The critically acclaimed series tells the real life story of Yusef Salaam, Kevin Richardson, Raymond Santana, Korey Wise and Antron McCray, collectively known as the Central Park Five.
In 1989 the then-teenagers were falsely accused of raping a woman inside the famous Manhattan park, and they spent time in prison ranging from 6 to 12 years before being released.
Netflix began streaming “When They See Us” on May 31, shortly after Hussle was shot and killed in South Angeles. And on the heels of the tragedy, his team still allowed DuVernay to use his music.
“‘For WHEN THEY SEE US,’ I wanted Nipsey’s voice to blanket the end credits and close the five-hour film,” she tweeted on Sunday. “His estate gave me approval during a very hard time for them, with no monetary gain, just two weeks after his passing. A massive gift. Forever grateful.”
In a separate tweet, the award-winning director detailed the payment structure for Hussle’s song and explained the difference between paying a standard licensing fee and receiving money on the back end. It was after someone asked her why she was proud of not paying Hussle’s people.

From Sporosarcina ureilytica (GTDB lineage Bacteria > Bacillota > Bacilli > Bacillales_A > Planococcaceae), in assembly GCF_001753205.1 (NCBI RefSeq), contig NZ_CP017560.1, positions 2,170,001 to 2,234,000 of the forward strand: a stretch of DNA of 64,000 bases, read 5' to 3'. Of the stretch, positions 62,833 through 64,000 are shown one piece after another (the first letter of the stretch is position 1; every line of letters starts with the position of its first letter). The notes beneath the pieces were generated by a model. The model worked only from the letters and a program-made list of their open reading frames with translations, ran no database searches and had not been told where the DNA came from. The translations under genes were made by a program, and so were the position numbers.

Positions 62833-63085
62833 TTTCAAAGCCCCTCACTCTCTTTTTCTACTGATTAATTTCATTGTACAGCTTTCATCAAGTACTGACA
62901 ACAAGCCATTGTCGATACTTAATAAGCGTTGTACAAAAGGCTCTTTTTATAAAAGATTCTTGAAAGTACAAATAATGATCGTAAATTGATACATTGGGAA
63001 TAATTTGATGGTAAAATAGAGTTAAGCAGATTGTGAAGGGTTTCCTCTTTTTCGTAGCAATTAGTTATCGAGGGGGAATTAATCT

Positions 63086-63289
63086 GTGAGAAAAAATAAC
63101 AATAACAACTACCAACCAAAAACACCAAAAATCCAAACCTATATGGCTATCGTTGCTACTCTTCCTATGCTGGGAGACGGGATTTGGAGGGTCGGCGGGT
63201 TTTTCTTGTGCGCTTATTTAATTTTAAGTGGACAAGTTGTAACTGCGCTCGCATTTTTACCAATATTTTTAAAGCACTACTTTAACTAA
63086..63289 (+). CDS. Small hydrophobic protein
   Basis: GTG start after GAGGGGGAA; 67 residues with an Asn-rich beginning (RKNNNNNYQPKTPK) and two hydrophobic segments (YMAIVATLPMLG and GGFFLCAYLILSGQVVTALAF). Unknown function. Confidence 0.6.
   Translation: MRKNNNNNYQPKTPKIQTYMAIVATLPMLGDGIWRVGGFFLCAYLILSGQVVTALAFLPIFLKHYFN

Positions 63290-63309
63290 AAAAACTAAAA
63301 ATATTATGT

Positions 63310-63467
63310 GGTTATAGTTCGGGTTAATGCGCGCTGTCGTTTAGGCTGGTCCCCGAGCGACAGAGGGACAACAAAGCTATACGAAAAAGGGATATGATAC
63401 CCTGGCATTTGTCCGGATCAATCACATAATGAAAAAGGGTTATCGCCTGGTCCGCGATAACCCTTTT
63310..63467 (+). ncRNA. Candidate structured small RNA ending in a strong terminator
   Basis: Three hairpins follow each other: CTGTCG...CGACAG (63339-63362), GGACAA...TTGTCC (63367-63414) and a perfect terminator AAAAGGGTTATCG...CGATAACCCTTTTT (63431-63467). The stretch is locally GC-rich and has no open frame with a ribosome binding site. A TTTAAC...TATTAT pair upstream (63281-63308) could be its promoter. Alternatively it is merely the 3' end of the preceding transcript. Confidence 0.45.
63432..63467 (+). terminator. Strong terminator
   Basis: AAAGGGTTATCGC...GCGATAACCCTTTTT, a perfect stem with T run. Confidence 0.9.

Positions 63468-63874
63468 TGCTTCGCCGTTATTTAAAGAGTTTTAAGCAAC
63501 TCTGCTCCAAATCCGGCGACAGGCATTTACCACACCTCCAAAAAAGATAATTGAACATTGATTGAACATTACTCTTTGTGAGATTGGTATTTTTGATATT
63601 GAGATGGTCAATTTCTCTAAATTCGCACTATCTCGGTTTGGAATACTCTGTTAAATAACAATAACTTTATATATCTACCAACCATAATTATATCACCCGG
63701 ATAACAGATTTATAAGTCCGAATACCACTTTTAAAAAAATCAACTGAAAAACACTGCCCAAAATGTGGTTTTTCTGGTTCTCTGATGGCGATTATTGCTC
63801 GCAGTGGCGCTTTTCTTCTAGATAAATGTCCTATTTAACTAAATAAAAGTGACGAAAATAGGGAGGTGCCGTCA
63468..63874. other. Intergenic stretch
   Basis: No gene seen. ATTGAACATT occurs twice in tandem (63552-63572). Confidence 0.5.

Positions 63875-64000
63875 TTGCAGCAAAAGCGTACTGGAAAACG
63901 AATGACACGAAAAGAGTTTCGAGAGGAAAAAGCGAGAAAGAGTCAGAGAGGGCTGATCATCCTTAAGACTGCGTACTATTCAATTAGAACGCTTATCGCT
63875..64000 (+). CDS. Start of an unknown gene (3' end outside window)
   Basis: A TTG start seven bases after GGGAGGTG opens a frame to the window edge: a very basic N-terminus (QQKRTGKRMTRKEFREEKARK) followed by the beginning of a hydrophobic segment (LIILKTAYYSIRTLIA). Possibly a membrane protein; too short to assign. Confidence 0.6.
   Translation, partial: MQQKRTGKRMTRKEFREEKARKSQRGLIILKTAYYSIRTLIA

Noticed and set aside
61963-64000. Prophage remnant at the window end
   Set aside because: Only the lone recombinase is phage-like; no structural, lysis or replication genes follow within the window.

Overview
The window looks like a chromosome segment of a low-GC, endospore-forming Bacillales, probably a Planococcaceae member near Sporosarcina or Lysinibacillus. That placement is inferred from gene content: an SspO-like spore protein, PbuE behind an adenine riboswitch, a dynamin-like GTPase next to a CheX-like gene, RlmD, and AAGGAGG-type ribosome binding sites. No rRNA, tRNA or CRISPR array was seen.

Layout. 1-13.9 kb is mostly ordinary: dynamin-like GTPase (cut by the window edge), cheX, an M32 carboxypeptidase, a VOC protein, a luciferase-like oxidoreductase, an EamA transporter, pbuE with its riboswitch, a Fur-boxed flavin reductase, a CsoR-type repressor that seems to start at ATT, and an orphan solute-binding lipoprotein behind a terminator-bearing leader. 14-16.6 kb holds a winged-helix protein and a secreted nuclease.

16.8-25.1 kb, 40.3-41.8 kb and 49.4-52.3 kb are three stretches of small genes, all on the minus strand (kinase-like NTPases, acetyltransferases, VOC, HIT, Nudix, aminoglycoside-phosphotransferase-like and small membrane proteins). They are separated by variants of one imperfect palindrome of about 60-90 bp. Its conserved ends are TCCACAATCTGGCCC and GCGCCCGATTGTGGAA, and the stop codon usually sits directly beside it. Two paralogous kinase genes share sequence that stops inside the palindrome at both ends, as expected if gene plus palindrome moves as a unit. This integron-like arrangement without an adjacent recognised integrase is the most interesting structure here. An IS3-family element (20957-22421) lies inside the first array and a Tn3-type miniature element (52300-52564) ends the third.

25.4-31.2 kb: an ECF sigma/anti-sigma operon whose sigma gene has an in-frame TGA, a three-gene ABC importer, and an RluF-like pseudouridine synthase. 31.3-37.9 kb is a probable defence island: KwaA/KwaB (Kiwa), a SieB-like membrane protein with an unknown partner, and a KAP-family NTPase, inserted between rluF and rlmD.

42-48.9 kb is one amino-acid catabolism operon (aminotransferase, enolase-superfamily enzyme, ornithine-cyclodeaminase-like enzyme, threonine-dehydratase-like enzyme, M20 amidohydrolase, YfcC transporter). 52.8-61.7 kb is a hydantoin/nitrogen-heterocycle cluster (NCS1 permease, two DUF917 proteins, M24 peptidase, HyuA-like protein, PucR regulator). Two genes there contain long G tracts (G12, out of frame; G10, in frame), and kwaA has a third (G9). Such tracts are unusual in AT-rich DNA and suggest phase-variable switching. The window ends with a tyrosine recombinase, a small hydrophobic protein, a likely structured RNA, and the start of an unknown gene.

“Monetary gain and standard fees are two different things in the licensing world,” DuVernay explained. “Of course, the standard was paid. But the estate wasn’t concerned with gains in that moment. We all wanted to honor his legacy and have his words echo. Their gift to all of us.”
Hussle was murdered on March 31 in front of his store The Marathon Clothing. And just two days later, a man named Eric Holder was arrested in Bellflower, California, as a suspect, and he was locked up and held on a $7 million bond.
He’s already pleaded not guilty to one count of murder, two counts of attempted murder and one count of possession of a firearm by a felon.
At one time, Holder was represented by the attorney Christopher Darden, who sat on the prosecution team in 1995 for O.J. Simpson‘s double-murder trial. But Darden later removed himself from the case after receiving death threats.